The Acting Director, Directorate of Agricultural Extension Services (DAES), Mr Theophilus Osei Owusu, has said an effective extension system is vital for an effective and efficient use of agricultural technologies to accelerate agricultural development.
He said to ensure a successful agricultural transformation in the country, extension systems would play a significant role in the dissemination and adoption of agriculture technologies by smallholder farmers to increase production.
Mr Owusu was speaking at a stakeholders’ workshop in Tamale to launch the Ghana Extension Systems Strengthening Project (GESSiP)- aimed at increasing productivity and incomes of smallholder farmers.
He said “we cannot do without effective and efficient extension services if we want to accelerate our agricultural development”.
Mr Robert P. Ankobiah, Chief Director, Ministry of Food and Agriculture (MoFA), said government’s flagship programme of Planting for Food and Jobs (PFJ) is established on the principle of providing dedicated agriculture extension services to farmers for increased production.
He said agriculture extension services in the country has gone through transformational changes over the years from Training and Visit System (TVS) to the concept of Transfer of Knowledge by Agriculture Extension Agents (AEAs) to reaching farmers with information.
He said the sector is faced with challenges, which MoFA intends to adapt to strategies that would ensure the effectiveness of agricultural extension system in the country to offer support to farmers to increase production.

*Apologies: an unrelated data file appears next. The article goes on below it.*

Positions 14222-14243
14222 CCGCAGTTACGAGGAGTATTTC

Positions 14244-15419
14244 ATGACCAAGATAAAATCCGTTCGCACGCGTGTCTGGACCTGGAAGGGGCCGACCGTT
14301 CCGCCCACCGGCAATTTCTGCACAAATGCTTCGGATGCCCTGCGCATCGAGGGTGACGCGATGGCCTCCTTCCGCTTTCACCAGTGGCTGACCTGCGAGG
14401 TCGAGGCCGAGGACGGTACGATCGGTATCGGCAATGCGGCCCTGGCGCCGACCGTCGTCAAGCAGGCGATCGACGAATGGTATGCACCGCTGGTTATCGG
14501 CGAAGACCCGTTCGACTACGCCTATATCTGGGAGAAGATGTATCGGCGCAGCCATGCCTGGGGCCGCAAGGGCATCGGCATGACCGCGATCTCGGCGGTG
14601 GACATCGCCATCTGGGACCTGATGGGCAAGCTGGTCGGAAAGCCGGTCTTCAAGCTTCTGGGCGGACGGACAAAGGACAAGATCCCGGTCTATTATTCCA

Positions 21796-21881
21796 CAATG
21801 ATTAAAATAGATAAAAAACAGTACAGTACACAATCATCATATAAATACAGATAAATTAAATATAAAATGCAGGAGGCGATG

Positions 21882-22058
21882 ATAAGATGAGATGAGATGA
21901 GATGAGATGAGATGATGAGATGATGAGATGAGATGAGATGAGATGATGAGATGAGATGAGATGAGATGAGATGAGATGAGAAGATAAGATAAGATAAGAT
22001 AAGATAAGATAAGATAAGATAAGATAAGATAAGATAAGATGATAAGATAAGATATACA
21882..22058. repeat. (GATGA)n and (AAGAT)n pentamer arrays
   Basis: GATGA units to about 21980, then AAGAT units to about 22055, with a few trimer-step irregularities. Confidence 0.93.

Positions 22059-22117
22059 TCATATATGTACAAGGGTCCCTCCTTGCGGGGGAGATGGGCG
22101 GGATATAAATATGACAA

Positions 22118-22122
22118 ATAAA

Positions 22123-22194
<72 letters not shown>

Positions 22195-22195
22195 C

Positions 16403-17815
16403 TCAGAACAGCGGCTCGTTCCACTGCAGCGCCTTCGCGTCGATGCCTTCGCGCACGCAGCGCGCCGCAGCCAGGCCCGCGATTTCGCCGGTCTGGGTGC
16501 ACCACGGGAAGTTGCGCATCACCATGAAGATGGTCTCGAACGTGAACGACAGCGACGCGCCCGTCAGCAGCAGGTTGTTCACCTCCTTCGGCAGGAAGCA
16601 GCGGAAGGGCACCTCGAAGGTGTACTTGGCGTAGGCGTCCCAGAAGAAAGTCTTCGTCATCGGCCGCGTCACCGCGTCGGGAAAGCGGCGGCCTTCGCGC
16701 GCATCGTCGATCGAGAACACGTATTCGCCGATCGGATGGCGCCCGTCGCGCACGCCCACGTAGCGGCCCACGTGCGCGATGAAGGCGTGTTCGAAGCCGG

Mrs Carolyn Edlebeck, Head of Programmes, the Catholic Relief Services (CRS), said the project is aligned with CRS new agency strategy of ensuring that farmers achieve a dignified and resilient livelihood in a sustainable landscape of creating ‘pathways out of poverty’.
She said, the GESSiP project would alter traditional behavioral practices of farmers as well as establish a new standard for extension delivery systems to support farmers to realize their full potential to increase yield.
Mrs Rafaro Madakadze, Senior Progamme Officer, Extension and Capacity Building at Alliance for a Green Revolution in Africa (AGRA), said the project would offer farmers a unique opportunity to learn on improved agricultural technologies through demonstration by self-employed Village Based Advisors (VBA).
She said the project would complement Government’s flagship programme of PFJ by providing effective extension services to smallholder farmers to strengthen their capacity in good agronomy practices, improved technologies of seeds, fertilizers, and financial literacy services.
Mrs Madakadze said a consortium of implementing partners of the project would partner key private sector players within the agriculture Diaspora for a collective and effective implementation of the projects to address challenges of smallholder farmers for increased yield.
The GESSiP is a three-year project implemented by CRS, MoFA, DAES, The Hunger Project (THP) and Farmerline aimed at increasing productivity and incomes of smallholder farmers within 28 targeted districts.
The projects target 672,000 smallholder farmers as well as 2,240 trained and certified VBA to be implemented by THP in the Brong Ahafo and CRS in the Northern Region with improved technologies of seeds, fertilizers, good agronomy practices and financial literacy services.
The project funded by AGRA aims to catalyze and sustain inclusive agricultural transformation to increase incomes and improve food security by promoting and strengthening extension services delivery in the country.